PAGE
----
By Liana Bugslag
A project developed by Emily Owen and Paige Mason, fourth-year interior design students in the Fay Jones School of Architecture, was selected as a finalist in the Southwest region for the Interior Design Educators Council’s student design competition.
The Southwest region of the IDEC competition had a total of 18 submissions, and the top three were sent on to the national IDEC Annual Conference, held in February in Indianapolis, to compete with projects from other regions. The 15 finalists from five regions were displayed during the conference. Their faculty sponsor was Marie Gentry, associate professor of interior design.
Owen and Mason called their project “Designing the Future: Seeking New Paradigms and the Reinvention for College Learning Spaces.” The council designed the project with the intent to challenge interior design students to develop flexible, mobile learning spaces that emphasize independent and peer-based learning in both physical and virtual learning spaces.
“We were given the option to choose between the two-week IDEC student design competition, or two smaller projects that would be a week-long each,” said Owen, a native of Plano, Texas. “We went with the IDEC competition – not only because we enjoyed working on an IDEC competition last year, but we love the competitive nature of it. Plus, getting recognized by IDEC is always a plus on the resume.”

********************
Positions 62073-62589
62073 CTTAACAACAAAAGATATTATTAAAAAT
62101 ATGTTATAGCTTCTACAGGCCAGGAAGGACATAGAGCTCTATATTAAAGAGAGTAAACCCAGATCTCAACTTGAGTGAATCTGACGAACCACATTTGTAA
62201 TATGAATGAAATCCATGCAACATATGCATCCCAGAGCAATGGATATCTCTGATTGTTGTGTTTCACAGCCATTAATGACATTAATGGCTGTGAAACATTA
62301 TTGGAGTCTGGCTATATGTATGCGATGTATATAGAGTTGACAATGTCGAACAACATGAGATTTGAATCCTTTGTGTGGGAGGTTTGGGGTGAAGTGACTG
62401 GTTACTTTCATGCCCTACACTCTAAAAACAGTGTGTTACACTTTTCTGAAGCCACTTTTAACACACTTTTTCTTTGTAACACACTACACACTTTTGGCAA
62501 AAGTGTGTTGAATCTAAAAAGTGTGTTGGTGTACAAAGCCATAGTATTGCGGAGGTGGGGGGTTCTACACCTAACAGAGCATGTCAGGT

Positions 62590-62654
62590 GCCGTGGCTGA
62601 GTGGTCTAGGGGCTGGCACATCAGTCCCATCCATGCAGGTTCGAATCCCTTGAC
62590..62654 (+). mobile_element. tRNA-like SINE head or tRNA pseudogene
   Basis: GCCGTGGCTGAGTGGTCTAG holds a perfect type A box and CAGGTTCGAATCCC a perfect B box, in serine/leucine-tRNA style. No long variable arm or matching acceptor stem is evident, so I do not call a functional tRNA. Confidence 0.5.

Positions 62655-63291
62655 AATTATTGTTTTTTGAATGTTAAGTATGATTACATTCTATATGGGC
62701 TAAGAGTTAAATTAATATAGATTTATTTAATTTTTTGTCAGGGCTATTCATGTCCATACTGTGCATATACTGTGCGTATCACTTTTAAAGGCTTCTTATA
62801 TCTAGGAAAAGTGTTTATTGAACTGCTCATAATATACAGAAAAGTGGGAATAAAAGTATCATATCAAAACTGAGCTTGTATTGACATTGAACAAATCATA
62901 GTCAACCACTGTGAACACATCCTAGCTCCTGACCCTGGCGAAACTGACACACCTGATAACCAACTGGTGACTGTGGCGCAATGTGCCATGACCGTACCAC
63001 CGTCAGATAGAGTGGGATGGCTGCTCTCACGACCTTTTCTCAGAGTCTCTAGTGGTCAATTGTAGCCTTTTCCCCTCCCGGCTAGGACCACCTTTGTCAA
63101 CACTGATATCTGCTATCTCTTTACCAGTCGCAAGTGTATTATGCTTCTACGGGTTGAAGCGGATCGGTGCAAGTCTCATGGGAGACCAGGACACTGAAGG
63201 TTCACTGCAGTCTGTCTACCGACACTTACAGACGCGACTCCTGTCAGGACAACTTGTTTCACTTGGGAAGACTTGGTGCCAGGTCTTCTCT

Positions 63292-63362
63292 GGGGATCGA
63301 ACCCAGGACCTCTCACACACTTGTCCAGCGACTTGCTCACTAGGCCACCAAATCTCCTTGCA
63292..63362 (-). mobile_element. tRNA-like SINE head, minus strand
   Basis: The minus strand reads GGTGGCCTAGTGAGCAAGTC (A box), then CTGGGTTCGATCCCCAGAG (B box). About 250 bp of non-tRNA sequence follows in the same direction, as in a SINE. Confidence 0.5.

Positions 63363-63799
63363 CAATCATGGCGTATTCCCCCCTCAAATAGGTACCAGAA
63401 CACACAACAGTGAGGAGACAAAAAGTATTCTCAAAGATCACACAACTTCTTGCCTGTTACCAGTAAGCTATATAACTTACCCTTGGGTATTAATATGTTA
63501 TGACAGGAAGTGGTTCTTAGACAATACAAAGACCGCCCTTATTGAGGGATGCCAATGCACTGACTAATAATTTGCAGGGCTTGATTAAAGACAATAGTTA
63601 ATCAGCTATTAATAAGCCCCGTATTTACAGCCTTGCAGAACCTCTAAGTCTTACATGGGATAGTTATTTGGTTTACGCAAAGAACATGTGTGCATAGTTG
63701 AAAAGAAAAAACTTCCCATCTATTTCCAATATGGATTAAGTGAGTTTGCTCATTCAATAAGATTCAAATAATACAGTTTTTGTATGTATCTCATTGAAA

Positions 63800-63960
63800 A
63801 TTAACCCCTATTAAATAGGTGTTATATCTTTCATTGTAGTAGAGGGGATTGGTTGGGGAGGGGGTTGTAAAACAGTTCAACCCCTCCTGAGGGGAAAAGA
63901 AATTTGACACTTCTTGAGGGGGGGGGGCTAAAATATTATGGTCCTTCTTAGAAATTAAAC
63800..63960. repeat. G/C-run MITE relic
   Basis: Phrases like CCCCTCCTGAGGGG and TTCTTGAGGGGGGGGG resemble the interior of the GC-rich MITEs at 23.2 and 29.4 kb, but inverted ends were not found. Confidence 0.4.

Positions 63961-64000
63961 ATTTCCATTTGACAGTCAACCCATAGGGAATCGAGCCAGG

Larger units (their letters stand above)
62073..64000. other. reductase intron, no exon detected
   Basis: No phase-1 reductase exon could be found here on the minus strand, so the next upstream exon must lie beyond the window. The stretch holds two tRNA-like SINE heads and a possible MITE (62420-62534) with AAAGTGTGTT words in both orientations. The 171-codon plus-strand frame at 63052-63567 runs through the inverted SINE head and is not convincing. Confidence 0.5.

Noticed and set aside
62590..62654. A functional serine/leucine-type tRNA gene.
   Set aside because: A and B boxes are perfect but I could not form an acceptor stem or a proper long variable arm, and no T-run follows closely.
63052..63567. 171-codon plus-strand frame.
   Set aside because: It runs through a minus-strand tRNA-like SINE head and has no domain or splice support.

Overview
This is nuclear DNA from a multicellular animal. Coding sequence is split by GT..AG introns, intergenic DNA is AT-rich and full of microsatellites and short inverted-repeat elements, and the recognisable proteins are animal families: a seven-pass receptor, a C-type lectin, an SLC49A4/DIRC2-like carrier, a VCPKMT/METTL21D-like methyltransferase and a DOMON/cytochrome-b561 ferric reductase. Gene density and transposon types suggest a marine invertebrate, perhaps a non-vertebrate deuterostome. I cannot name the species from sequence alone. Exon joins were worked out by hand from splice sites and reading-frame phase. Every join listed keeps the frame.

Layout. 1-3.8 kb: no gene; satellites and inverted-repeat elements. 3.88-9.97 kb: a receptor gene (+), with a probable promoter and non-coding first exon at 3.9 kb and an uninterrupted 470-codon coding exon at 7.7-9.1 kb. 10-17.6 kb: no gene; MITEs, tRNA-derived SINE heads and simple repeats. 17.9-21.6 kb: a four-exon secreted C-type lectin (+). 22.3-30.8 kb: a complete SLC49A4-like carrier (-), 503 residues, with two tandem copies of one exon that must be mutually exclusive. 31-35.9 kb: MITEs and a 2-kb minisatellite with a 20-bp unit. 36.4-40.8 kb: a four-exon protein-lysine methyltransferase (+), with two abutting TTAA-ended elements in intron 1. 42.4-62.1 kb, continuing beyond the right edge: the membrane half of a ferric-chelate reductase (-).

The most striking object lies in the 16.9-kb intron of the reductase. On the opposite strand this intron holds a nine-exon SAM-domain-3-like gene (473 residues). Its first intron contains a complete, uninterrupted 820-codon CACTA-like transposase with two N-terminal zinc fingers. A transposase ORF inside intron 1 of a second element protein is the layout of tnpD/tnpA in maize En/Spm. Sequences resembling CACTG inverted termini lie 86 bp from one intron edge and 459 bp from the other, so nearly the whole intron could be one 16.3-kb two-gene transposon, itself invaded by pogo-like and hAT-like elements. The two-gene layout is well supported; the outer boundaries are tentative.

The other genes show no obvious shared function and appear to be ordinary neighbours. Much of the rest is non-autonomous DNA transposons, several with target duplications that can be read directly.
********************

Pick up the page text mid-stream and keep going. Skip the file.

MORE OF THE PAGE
Their project looked at how the increase of online learning – plus the use of laptops, iPads and other electronic devices – might alter the kinds of learning spaces that are needed today. The specific space for this project was located in an early 20th century historic building on a traditional university campus in a large metropolitan city.
Owen describes the creative process of their project: “Within the two weeks, there were three phases: research, programming and design. There were many things the judges were looking for, but overall, I believe it was to see who could apply their research and design a creative and innovative space, while understanding learning styles and behaviors of college learning spaces.”
Mason, a native of Ferndale, Ark., described how the pair came up with their design concept that uses an open layout.
“We used a cooler color palette, and I made a very interesting large-scale carpet pattern to reflect that,” Mason said. “The carpet was one of our more modernly designed aspects. We kept the walls traditional, with old university wood paneling, and used modular furniture systems to incorporate a flexible learning space within our closed-off classrooms and offices. Since the space had 20-foot ceilings, we created a mezzanine that allowed for a café and lounge space, allowing there to be more student activity in the area.”
Although their project wasn’t one of the top three chosen at the national conference in Indianapolis, they’re proud that it was among the top 15 of 101 entries nationwide.
“We were given a certificate, and it is now on my fridge,” Mason said. “Overall, the experience was very exciting. I’m glad that Emily and I were able to work on this project together because we work together really well.”